Journal of Athletic EnhancementISSN: 2324-9080

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Research Article, J Athl Enhancement Vol: 3 Issue: 2

Quantitative Assessment of Glenohumeral Translation in Professional Golfers Using Ultrasound

Tanya Anne Mackenzie1*, Lee Herrington2, Stuart Porter3 and Lenard Funk4
1School of Health Sport and Rehabilitation Sciences, Frederick Road Campus, The University of Salford, Salford, M6 6PU, United Kingdom
2Senior Lecturer in Sports Rehabilitation, School of Health Sport and Rehabilitation Sciences, Frederick Road Campus, The University of Salford, Salford, M6 6PU, United Kingdom
3Lecturer in Physiotherapy, School of Health Sport and Rehabilitation Sciences, Frederick Road Campus, The University of Salford, Salford, M6 6PU, United Kingdom
4College of Health and Social Care, Frederick Road Campus, The University of Salford, Salford, M6 6PU, United Kingdom
Corresponding author : Tanya Anne Mackenzie
Physiotherapist, School of Health Sport and Rehabilitation Sciences, Frederick Road Campus, The University of Salford, Salford, M6 6PU, United Kingdom
Tel: (0044) 07766608182; Fax: (044) 01612952326
E-mail: [email protected]
Received: June 10, 2013 Accepted: January 29, 2014 Published: February 02, 2014
Citation: Mackenzie TA, Herrington L, Porter S, Funk L (2014) Quantitative Assessment of Glenohumeral Translation in Professional Golfers Using Ultrasound. J Athl Enhancement 3:2. doi:10.4172/2324-9080.1000140

Abstract

Quantitative Assessment of Glenohumeral Translation in Professional Golfers Using Ultrasound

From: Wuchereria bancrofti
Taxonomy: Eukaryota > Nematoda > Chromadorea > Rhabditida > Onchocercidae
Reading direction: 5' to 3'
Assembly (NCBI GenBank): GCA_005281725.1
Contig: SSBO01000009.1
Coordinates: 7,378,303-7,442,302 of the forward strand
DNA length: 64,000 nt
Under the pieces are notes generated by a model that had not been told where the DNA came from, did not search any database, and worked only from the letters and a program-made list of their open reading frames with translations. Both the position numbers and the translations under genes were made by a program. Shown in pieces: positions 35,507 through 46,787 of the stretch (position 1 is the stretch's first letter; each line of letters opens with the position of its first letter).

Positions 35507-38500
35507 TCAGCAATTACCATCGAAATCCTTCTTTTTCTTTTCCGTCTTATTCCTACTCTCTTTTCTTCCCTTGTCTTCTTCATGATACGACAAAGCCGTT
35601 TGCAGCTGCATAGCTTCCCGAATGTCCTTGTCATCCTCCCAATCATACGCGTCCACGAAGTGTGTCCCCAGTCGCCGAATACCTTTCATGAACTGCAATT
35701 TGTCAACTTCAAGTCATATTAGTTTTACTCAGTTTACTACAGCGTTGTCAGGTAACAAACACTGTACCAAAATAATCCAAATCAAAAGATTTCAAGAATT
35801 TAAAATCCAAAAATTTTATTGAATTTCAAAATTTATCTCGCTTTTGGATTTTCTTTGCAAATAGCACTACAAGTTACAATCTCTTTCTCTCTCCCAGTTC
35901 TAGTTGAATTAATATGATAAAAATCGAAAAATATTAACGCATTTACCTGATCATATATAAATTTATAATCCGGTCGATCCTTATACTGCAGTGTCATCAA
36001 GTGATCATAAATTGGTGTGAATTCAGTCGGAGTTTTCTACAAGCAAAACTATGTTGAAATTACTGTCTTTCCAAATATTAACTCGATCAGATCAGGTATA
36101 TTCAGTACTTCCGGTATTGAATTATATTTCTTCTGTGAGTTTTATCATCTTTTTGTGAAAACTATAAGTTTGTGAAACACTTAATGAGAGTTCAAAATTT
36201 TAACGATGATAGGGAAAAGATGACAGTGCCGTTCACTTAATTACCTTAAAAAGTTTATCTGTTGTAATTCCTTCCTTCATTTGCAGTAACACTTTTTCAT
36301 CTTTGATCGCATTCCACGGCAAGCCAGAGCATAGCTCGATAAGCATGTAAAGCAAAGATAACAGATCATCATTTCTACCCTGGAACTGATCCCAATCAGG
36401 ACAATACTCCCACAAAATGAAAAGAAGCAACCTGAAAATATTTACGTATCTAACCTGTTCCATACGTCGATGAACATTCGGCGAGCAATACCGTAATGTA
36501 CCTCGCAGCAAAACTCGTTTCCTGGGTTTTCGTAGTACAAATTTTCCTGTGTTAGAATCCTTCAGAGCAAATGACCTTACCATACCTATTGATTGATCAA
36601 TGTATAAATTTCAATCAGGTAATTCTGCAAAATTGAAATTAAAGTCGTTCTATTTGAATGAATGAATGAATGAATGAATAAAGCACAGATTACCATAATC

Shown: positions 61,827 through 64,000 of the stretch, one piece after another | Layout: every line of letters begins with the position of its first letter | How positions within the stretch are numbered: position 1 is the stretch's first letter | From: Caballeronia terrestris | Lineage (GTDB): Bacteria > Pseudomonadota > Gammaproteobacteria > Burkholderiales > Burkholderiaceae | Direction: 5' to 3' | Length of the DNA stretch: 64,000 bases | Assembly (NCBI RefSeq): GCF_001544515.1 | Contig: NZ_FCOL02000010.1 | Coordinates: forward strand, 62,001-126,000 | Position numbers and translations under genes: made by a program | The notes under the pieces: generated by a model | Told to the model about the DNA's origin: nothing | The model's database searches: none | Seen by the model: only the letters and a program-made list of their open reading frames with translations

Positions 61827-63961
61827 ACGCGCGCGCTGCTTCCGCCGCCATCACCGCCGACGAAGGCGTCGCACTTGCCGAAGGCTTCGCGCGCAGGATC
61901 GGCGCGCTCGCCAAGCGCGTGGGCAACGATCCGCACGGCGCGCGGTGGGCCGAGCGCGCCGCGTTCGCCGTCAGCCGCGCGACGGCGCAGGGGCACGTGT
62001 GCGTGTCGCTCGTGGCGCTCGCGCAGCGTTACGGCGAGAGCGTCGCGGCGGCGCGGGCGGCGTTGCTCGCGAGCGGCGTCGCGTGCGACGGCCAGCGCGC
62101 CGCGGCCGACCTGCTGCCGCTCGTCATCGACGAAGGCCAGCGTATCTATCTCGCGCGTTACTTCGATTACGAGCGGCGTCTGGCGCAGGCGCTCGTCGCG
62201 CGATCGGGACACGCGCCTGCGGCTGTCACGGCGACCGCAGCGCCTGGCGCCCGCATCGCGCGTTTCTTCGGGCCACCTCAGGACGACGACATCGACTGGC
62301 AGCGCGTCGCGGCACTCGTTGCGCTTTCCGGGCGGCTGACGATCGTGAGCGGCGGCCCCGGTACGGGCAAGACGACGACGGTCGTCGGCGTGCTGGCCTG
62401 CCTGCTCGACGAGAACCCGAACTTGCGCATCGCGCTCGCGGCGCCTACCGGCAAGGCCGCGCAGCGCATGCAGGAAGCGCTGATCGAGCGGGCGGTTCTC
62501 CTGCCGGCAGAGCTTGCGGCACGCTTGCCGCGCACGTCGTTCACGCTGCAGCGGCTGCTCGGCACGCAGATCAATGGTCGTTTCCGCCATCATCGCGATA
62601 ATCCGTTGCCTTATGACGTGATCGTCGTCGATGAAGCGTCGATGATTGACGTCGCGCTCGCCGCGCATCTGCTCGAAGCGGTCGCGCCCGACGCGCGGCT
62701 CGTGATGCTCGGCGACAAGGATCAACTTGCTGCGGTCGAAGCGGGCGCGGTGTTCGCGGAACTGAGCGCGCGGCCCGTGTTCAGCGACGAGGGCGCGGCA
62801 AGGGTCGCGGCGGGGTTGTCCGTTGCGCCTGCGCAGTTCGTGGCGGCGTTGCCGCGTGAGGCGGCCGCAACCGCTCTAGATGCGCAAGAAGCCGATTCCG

Posterior hyper laxity of the glenohumeral joint could contribute to shoulder problems in golfers; hence, a measuring tool to quantify glenohumeral laxity clinically is important. Objective: Assess within-session intra-rater reliability of using Ultrasound to measure glenohumeral laxity, and quantify glenohumeral joint translation in symptom free elite golfers and non overhead athlete controls. Study design: Descriptive laboratory study. Ultrasound Scanning measured humeral head translation during the Drawer test in 30 asymptomatic professional golfers recruited on the PGA European Challenge Tour, and 10, asymptomatic, non overhead male athlete controls, all male and under the age of 40 years. Within-session intra-rater reliability coefficients (Intraclass correlation ICC3.1) were moderate to good, with scores of more than 0.75 (95% confidence interval 0.51-0.94) for the technique and instrumentation used. Posterior translation of the humeral head was 1.29 mm greater in golfers in the non dominant/lead shoulder compared with controls. This was statistically significant when p=0.01(Mann-Whitney U test). Conclusion: Real Time Ultrasound Scanning is a reliable method of assessing posterior glenohumeral laxity in golfers. Posterior translation of the humeral head was greater in golfers in the non dominant/lead shoulder compared with controls.

Keywords: Golf; Glenohumeral laxity; Shoulder kinematics; Ultrasound imaging

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